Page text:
Angular quantities are defined in the article for the multiple-prism dispersion theory and higher derivatives are given by Duarte.[7][9][10]

Comparison with other pulse compressors

The most common other pulse compressor is based on gratings (see Chirped pulse amplification), which can easily create a much larger negative dispersion than a prism compressor (centimeters rather than tenths of millimeters). However, a grating compressor has losses of at least 30% due to higher-order diffraction and absorption losses in the metallic coating of the gratings. A prism compressor with an appropriate anti-reflection coating can have less than 2% loss, which makes it a feasible option inside a laser cavity. Moreover, a prism compressor is cheaper than a grating compressor.

Another pulse compression technique uses chirped mirrors, which are dielectric mirrors that are designed such that the reflection has a negative dispersion. Chirped mirrors are difficult to manufacture; moreover the amount of dispersion is rather small, which means that the laser beam must be reflected a number of times in order to achieve the same amount of dispersion as with a single prism compressor. This means that it is hard to tune. On the other hand, the dispersion of a chirped-mirror compressor can be manufactured to have a specific dispersion curve, whereas a prism compressor offers much less freedom. Chirped-mirror compressors are used in applications where pulses with a very large bandwidth have to be compressed.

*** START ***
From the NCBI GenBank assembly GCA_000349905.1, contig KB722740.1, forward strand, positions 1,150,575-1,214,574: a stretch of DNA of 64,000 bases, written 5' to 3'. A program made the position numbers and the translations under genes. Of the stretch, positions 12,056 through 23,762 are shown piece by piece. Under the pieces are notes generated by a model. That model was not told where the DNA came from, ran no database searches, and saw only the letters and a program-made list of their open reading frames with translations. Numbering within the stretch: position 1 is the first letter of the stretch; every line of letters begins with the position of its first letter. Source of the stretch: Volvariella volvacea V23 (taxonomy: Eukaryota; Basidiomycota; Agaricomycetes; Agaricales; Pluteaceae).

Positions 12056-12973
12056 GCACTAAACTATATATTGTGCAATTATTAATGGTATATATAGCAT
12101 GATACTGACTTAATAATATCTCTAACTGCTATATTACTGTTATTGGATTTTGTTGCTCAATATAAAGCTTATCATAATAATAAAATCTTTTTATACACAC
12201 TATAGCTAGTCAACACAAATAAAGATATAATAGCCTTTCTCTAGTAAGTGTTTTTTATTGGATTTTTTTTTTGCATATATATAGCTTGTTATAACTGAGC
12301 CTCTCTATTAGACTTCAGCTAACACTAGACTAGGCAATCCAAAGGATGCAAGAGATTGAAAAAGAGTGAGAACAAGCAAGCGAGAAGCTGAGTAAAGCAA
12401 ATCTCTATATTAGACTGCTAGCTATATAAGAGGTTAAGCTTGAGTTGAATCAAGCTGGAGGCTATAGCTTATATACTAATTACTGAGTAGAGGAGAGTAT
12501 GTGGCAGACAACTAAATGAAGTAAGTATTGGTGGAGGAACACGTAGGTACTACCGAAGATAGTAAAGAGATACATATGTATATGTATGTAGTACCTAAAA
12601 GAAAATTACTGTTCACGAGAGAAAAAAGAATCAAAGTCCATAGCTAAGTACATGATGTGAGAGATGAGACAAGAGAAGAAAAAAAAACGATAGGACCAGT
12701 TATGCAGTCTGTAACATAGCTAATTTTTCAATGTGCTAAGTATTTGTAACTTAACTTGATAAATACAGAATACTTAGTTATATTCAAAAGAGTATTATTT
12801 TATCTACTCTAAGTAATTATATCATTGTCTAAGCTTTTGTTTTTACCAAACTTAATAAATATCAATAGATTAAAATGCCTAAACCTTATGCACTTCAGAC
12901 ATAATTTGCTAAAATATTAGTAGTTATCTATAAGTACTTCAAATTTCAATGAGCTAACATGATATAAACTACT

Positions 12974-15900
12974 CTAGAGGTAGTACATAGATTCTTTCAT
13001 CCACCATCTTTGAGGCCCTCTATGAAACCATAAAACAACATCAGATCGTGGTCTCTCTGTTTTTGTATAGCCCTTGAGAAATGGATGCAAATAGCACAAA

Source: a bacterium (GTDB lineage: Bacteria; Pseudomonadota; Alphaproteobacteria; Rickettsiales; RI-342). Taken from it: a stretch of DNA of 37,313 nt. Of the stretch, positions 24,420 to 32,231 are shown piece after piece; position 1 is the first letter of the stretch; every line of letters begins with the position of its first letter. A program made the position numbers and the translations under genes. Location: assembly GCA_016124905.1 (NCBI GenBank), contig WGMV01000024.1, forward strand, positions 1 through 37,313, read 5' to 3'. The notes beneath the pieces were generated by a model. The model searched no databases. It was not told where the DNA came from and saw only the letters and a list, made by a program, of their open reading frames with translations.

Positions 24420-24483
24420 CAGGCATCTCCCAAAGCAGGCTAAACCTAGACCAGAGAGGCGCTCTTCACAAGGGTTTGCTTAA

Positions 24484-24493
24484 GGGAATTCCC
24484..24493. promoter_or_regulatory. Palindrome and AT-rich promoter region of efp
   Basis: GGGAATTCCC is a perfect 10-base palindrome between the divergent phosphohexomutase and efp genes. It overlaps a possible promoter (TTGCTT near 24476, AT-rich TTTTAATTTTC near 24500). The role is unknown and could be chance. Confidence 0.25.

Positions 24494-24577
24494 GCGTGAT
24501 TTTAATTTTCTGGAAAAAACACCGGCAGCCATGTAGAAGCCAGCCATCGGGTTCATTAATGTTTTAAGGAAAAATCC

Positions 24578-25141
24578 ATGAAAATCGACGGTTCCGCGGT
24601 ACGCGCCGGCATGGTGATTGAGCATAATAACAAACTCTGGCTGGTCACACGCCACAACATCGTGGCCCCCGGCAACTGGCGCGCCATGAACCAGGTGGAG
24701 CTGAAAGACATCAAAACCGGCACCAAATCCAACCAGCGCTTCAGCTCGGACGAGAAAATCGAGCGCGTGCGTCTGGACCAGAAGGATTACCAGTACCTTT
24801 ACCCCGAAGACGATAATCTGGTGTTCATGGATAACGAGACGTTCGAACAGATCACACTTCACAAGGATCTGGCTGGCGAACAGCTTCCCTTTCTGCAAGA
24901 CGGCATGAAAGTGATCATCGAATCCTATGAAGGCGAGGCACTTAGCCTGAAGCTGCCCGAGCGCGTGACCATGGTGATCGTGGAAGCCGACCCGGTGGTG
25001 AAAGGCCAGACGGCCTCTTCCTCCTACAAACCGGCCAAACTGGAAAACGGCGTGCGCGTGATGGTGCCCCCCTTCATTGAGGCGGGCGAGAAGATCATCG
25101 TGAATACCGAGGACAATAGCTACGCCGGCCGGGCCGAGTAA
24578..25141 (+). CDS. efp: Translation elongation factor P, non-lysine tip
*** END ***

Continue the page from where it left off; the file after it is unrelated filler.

See also


  1. ^ W. Dietel, J. J. Fontaine, and J. C. Diels, "Intracavity pulse compression with glass: a new method of generating pulses shorter than 60 fs," Opt. Lett. 8, 4-6 (1983).
  2. ^ R. L. Fork, O. E. Martinez, and J. P. Gordon, "Negative dispersion using pairs of prisms", Opt. Lett. 9, 150-152 (1984).
  3. ^ J. C. Diels, W. Dietel, J. J. Fontaine, W. Rudolph, and B. Wilhelmi, Analysis of a mode-locked ring laser: chirped-solitary-pulse solutions, J. Opt. Soc. Am. B 2, 680-686 (1985).
  4. ^ L. Y. Pang, J. G. Fujimoto, and E. S. Kintzer, Ultrashort-pulse generation from high-power diode arrays by using intracavity optical nonlinearities, Opt. Lett. 17, 1599-1601 (1992).
  5. ^ a b c F. J. Duarte and J. A. Piper, "Dispersion theory of multiple-prism beam expander for pulsed dye lasers," Opt. Commun. 43, 303-307 (1982).
  6. ^ a b c F. J. Duarte, Generalized multiple-prism dispersion theory for pulse compression in ultrafast dye lasers, Opt. Quantum Electron. 19, 223-229 (1987).
  7. ^ a b c d F. J. Duarte, Generalized multiple-prism dispersion theory for laser pulse compression: higher order phase derivatives, Appl. Phys. B 96, 809-814 (2009).
  8. ^ S. Akturk, X. Gu, M. Kimmel, and R. Trebino,"Extremely simple single-prism ultrashort- pulse compressor" Opt. Exp. 14, 10101-10108 (2006), PDF.
  9. ^ a b F. J. Duarte, Tunable laser optics: applications to optics and quantum optics, Prog. Quantum Electron. 37, 326-347 (2013).
  10. ^ F. J. Duarte,Tunable Laser Optics, 2nd Edition (CRC, New York, 2015).